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Long-term eruptive activity at a submarine arc volcano

Nature

By:
, , , , , , , , , , , , , , , ,
DOI: 10.1038/nature04762

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Abstract

Three-quarters of the Earth's volcanic activity is submarine, located mostly along the mid-ocean ridges, with the remainder along intraoceanic arcs and hotspots at depths varying from greater than 4,000 m to near the sea surface. Most observations and sampling of submarine eruptions have been indirect, made from surface vessels or made after the fact. We describe here direct observations and sampling of an eruption at a submarine arc volcano named NW Rota-1, located 60 km northwest of the island of Rota (Commonwealth of the Northern Mariana Islands). We observed a pulsating plume permeated with droplets of molten sulphur disgorging volcanic ash and lapilli from a 15-m diameter pit in March 2004 and again in October 2005 near the summit of the volcano at a water depth of 555 m (depth in 2004). A turbid layer found on the flanks of the volcano (in 2004) at depths from 700 m to more than 1,400 m was probably formed by mass-wasting events related to the eruption. Long-term eruptive activity has produced an unusual chemical environment and a very unstable benthic habitat exploited by only a few mobile decapod species. Such conditions are perhaps distinctive of active arc and hotspot volcanoes. ?? 2006 Nature Publishing Group.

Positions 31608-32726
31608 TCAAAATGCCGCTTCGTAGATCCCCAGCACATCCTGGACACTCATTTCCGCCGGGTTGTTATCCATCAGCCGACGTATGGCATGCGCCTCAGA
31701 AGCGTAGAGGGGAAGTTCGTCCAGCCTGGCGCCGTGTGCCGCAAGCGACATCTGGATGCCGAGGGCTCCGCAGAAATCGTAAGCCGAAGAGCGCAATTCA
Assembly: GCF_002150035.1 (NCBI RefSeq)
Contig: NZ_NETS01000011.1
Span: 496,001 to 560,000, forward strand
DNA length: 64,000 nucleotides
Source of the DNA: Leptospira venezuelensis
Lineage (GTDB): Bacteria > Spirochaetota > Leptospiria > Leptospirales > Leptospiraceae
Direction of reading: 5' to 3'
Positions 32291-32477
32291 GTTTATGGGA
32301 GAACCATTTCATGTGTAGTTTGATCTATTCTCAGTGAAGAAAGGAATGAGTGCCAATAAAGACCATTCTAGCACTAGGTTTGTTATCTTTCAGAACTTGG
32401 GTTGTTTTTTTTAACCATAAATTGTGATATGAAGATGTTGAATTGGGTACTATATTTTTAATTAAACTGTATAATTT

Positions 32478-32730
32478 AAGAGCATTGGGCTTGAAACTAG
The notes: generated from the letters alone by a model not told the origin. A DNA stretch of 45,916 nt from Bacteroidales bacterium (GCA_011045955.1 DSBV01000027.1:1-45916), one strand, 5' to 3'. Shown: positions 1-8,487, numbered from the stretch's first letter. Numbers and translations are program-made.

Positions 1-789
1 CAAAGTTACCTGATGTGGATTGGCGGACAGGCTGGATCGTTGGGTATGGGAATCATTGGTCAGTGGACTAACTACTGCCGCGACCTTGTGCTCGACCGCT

Additional Publication Details

Publication type:
Article
Publication Subtype:
Journal Article
Title:
Long-term eruptive activity at a submarine arc volcano
Series title:
Nature
DOI:
10.1038/nature04762
Volume
441
Issue:
7092
Year Published:
2006
Language:
English
Larger Work Type:
Article
Larger Work Subtype:
Journal Article
First page:
494
Last page:
497
Number of Pages:
4